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Contributor's guide

Read time: 14 minutes
Last edited: May 30, 2024

Overview

This topic explains how LaunchDarkly SDKs work. It is intended to help anyone create a LaunchDarkly SDK for a new platform from scratch or contribute to an existing SDK implementation.

Our SDKs are all open source, and we encourage pull requests and other contributions from the community.

Newer versions of LaunchDarkly SDKs replace users with contexts

A context is a generalized way of referring to the people, services, machines, or other resources that encounter feature flags in your product. Contexts replace another data object in LaunchDarkly: "users."

Creating contexts and evaluating flags based on them is supported in the latest major versions of most of our SDKs. For these SDKs, the code samples on this page include the two most recent versions.

Algorithms

There are three main components to a LaunchDarkly SDK implementation:

  • Receiving feature flag updates
  • Evaluating feature flags
  • Recording events

Receiving feature flag updates

LaunchDarkly SDKs store all feature flags in memory. SDKs typically receive flag updates asynchronously through our streaming protocol, as is the default case in most SDKs. While LaunchDarkly's various SDKs typically support the same two mechanisms for receiving feature flag updates, their implementation details vary.

The SDKs can use either of the following mechanisms to populate a feature flag store, which is a thread-safe, in-memory map from feature flag keys to feature flag JSON. Evaluating a feature flag is a very lightweight and inexpensive effort and requires no per-evaluation requests to LaunchDarkly's servers.

Server-side SDKs can read flags from the in-memory store and evaluate them using the evaluation algorithm, and client-side SDKs can retrieve pre-evaluated flag values from the in-memory store. To learn more, read Evaluating feature flags.

Receiving flag updates in server-side SDKs

Flag updates are triggered when you make changes on your flags list, and arrive by one of two mechanisms:

  1. Through LaunchDarkly's streaming API: A server-side SDK can subscribe to LaunchDarkly's streaming API at https://stream.launchdarkly.com/all. This call must include an Authorization header with the value ${sdk_key}, where ${sdk_key} is the SDK key the client application passes to the LaunchDarkly client configuration. Our streaming API uses the server-sent events protocol.

  2. By polling LaunchDarkly's evaluation API: A server-side SDK can poll https://sdk.launchdarkly.com/sdk/latest-all. This call must include an Authorization header with value ${sdk_key}, where ${sdk_key} is the API key the client application passed to the LaunchDarkly client configuration. Ideally, the SDK implementor should periodically poll this resource. We recommend making one call every thirty seconds; at a minimum, you must throttle the implementation to make at most one call per second. This resource may return caching headers. Use ETags and conditional requests to reduce network transfer when no flags have been modified between requests. This is a common use case, so remember to account for it.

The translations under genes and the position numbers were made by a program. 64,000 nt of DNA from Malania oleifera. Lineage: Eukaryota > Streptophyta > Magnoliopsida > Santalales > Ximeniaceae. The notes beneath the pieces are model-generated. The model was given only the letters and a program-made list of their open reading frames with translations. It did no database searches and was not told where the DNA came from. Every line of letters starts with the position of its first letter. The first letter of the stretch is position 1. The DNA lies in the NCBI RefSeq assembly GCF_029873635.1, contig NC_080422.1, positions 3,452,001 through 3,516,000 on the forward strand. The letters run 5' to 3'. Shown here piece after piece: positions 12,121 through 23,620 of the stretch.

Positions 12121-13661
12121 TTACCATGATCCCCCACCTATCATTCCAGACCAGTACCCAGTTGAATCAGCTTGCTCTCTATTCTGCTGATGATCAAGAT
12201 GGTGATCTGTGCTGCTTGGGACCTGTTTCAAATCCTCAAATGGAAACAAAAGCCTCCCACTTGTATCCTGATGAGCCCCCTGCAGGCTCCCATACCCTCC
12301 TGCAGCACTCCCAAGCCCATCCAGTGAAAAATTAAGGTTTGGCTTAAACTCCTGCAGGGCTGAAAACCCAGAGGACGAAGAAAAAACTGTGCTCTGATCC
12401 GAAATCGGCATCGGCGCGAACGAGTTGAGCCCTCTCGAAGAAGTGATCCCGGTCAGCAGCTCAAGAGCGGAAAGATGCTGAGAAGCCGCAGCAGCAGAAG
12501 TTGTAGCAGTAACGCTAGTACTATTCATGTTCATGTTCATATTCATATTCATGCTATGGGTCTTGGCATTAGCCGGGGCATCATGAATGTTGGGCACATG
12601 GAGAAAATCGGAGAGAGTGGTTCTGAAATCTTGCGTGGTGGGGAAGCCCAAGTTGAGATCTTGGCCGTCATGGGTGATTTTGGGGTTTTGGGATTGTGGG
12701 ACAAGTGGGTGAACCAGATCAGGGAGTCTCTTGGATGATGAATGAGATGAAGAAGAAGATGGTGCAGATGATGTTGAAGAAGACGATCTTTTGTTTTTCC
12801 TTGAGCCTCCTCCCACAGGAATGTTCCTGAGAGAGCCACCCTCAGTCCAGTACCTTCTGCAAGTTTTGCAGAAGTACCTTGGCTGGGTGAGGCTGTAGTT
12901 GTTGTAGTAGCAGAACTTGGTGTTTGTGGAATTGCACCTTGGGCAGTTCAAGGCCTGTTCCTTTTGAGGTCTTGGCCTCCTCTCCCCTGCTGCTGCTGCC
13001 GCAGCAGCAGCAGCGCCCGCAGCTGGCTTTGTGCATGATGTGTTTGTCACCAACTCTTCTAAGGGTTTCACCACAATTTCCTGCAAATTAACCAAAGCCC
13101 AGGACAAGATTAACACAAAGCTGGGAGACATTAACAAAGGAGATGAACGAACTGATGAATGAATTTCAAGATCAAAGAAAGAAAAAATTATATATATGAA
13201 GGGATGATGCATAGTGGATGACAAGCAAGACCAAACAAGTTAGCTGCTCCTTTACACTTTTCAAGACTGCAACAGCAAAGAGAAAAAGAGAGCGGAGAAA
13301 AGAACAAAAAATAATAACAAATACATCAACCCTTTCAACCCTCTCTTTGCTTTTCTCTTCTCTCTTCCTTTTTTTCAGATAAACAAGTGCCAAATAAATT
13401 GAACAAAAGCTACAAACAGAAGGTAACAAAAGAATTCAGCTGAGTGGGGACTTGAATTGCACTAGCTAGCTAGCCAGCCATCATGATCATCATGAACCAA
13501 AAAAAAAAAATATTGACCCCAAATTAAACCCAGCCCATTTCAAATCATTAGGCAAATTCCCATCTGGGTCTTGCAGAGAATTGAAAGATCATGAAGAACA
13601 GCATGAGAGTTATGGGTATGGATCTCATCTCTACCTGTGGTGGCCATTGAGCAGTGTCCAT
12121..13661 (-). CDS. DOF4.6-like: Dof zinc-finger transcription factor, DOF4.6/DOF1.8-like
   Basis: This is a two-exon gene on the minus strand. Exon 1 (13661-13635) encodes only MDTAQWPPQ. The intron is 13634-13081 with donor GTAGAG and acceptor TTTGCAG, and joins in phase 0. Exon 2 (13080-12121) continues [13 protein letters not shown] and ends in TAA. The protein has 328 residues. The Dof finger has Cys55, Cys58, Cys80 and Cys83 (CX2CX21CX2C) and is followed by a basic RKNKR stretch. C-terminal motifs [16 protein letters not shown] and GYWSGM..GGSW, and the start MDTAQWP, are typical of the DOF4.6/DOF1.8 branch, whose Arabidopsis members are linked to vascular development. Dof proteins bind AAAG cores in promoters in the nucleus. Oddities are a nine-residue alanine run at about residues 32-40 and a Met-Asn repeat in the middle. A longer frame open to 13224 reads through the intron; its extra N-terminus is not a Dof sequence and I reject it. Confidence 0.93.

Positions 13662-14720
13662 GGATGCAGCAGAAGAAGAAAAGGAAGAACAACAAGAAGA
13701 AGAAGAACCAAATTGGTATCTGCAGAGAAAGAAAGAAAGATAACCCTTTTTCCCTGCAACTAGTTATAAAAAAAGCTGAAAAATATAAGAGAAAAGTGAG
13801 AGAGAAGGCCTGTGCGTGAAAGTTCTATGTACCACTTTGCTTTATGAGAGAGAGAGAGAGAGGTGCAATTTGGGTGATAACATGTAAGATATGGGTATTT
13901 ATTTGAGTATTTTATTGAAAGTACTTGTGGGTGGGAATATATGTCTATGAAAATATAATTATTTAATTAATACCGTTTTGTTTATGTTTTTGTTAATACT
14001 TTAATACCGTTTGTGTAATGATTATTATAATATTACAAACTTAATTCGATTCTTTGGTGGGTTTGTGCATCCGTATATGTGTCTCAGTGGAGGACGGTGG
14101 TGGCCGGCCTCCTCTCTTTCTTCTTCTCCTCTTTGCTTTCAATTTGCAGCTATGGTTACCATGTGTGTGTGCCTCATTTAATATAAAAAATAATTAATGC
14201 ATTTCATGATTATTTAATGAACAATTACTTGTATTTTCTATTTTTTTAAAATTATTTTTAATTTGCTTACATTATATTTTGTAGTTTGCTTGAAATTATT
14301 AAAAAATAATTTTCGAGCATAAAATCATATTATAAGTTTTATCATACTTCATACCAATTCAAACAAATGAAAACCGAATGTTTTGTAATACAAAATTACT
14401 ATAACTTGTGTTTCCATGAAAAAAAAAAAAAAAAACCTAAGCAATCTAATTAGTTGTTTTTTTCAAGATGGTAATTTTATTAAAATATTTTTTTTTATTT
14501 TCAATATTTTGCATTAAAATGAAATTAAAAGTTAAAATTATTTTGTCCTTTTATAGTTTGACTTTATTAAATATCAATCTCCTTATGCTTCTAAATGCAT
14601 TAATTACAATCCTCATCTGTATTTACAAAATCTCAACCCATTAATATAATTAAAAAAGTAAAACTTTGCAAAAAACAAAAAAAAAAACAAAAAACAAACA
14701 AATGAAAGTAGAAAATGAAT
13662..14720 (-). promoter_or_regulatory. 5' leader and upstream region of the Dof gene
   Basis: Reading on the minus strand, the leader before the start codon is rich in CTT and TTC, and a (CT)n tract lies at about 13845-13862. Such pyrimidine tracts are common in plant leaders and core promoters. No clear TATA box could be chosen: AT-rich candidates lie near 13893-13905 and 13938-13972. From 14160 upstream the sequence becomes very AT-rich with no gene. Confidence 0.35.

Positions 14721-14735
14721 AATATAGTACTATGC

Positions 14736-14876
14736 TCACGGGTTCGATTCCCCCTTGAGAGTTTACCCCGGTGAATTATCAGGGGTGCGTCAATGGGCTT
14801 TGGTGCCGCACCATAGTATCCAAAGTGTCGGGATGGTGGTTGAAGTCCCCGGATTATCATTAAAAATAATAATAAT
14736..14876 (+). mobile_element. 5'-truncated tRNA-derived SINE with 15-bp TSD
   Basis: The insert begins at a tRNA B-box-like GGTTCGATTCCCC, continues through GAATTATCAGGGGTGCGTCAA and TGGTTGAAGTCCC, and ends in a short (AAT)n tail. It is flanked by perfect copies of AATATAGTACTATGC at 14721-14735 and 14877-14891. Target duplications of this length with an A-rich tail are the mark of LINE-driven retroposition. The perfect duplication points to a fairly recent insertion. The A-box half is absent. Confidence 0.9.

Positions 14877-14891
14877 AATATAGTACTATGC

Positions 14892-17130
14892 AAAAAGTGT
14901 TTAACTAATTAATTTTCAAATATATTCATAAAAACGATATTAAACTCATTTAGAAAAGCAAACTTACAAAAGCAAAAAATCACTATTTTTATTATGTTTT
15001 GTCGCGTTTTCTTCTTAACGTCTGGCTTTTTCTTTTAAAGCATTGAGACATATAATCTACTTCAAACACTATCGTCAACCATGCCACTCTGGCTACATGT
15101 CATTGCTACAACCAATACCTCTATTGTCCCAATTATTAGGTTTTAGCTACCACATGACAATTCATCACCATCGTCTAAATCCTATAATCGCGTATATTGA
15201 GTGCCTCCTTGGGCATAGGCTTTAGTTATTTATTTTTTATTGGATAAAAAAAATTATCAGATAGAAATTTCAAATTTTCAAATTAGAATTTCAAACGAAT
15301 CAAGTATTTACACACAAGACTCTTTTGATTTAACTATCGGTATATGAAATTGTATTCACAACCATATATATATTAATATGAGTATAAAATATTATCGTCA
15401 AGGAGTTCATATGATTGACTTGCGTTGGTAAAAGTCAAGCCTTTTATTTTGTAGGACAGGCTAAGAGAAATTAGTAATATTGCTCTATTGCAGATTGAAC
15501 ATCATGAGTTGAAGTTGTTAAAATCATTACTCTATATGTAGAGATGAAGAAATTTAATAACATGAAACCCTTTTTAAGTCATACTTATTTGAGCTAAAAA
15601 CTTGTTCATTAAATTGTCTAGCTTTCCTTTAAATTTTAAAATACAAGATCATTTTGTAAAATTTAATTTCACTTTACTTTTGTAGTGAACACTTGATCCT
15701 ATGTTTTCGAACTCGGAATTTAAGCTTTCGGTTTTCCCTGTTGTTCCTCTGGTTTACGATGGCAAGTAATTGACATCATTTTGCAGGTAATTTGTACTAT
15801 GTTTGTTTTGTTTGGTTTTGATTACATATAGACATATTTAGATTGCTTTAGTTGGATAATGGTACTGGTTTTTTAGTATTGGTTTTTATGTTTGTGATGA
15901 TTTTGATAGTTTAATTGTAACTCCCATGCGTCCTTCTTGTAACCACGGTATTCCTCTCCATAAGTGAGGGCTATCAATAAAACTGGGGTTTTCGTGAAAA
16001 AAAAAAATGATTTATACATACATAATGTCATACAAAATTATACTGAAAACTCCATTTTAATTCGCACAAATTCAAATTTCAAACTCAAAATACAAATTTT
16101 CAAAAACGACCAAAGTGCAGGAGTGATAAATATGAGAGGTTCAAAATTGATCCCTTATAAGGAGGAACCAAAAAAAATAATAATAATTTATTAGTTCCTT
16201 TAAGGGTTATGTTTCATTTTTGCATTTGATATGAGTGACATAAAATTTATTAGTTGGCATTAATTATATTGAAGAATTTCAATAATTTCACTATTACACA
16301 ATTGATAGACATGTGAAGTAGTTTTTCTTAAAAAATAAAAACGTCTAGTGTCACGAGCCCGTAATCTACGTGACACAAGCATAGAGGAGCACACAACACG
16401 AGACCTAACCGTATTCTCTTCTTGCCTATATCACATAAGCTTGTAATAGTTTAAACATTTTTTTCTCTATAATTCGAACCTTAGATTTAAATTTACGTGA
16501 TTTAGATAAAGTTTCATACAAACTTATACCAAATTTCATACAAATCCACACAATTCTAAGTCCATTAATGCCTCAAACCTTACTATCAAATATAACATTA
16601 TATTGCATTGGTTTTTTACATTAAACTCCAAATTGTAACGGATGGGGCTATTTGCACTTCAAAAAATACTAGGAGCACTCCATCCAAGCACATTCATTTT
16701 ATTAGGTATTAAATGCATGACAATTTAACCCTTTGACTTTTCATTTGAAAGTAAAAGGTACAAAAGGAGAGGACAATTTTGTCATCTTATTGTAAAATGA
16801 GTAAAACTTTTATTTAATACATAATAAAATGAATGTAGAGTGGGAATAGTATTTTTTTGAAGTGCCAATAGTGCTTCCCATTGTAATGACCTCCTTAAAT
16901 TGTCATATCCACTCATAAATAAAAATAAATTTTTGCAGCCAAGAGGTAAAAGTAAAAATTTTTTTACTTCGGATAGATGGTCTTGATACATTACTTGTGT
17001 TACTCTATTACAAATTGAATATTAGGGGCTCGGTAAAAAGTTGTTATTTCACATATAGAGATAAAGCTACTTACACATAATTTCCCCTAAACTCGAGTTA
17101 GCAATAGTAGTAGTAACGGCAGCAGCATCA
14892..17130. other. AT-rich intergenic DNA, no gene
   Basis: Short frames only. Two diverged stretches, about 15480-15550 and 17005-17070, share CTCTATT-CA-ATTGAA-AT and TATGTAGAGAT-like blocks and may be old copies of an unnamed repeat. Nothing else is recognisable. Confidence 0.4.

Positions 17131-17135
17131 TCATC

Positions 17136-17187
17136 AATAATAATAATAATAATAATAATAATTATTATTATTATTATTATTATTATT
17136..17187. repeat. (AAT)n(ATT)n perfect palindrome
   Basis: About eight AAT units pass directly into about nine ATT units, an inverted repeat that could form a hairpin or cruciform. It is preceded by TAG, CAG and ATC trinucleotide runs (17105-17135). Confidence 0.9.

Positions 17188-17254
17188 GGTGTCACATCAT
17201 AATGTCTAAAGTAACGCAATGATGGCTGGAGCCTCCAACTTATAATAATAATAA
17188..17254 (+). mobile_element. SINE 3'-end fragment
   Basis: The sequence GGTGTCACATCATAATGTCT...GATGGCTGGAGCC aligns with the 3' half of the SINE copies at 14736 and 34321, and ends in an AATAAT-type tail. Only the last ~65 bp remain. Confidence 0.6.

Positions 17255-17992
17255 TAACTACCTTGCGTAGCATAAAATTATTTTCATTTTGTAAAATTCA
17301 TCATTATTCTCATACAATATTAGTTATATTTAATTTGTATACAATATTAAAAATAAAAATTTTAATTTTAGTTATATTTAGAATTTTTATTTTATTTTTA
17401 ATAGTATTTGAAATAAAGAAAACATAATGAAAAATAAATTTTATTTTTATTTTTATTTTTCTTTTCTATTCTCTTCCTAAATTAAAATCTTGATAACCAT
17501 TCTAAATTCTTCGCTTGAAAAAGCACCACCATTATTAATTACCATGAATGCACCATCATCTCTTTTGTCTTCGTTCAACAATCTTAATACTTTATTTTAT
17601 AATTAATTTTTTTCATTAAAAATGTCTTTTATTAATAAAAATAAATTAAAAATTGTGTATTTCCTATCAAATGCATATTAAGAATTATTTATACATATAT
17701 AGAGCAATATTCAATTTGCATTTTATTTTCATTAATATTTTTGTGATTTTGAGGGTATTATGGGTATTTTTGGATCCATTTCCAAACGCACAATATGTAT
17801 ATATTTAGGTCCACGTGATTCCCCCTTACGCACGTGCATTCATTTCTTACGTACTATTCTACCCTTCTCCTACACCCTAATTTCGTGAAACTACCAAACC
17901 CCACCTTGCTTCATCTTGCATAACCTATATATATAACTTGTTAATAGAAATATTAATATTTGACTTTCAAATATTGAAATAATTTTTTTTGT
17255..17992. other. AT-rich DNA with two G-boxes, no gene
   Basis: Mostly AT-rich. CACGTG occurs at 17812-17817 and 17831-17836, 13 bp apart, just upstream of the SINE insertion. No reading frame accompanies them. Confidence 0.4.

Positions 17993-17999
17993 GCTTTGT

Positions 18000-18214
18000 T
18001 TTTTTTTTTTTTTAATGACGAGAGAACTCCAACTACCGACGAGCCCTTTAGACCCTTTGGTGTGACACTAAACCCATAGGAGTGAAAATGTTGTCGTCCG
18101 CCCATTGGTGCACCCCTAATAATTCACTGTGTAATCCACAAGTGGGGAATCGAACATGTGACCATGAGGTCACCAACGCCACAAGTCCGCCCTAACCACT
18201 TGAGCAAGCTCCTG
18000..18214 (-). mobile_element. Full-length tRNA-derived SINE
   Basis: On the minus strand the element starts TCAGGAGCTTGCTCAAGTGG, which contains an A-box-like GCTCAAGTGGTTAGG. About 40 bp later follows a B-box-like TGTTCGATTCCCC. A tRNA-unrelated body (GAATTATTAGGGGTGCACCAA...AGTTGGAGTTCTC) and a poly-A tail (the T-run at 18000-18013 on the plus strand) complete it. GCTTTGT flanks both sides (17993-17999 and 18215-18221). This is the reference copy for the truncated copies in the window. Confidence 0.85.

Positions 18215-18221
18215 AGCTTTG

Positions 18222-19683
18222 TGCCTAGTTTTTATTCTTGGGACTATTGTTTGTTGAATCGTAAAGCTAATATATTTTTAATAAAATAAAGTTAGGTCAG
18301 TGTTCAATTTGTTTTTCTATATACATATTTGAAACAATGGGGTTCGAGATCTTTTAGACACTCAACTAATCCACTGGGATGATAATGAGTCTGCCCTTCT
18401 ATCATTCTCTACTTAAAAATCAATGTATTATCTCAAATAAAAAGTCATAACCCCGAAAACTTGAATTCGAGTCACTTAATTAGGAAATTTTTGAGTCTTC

Expose the store itself as an interface so that you can easily implement alternative configurations, for example, a Redis-backed store.

Additionally, server-side SDKs often support a mechanism for receiving feature flag updates without establishing a direct connection to LaunchDarkly. This mechanism relies on the LaunchDarkly Relay Proxy to connect to LaunchDarkly, receive feature flag updates, and keep a persistent feature store up-to-date. When a server-side SDK is configured to operate in this mode, it will defer to the Relay Proxy to update the persistent feature store whenever a feature flag is updated. This mode should be configurable and disabled by default. To learn more, read Using a persistent feature store without connecting to LaunchDarkly.

Receiving flag updates in SDKs using the client-side ID

This section corresponds to a subset of LaunchDarkly's client-side SDKs. To learn more about the client-side ID, read Keys.

Flag updates are triggered when you make changes on your flags list, and arrive by one of two mechanisms:

  1. Through LaunchDarkly's streaming API: LaunchDarkly's streaming API uses the server-sent events protocol.

There are two ways to use this method:

  • Using a GET request: subscribe to LaunchDarkly's streaming API at https://clientstream.launchdarkly.com/eval/<clientSideId>/<context>. Replace the clientSideId variable with the LaunchDarkly environment's client-side ID. Replace the context variable with the base64-encoded, URL-safe version of the context's JSON object.
  • Using a REPORT request: subscribe to our streaming API at https://clientstream.launchdarkly.com/eval/<clientSideId>. Replace the clientSideId variable with the LaunchDarkly environment's client-side ID. Not all HTTP clients support REPORT requests.
  1. By polling LaunchDarkly's evaluation API: The SDK implementor should periodically poll this resource. We recommend making one call every thirty seconds. At a minimum, you must throttle the implementation to make at most one call per second. This resource may return caching headers. Use ETags and conditional requests to reduce network transfer when no flags have been modified between requests. This is a common use case, so remember to account for it.

There are two ways to use this method: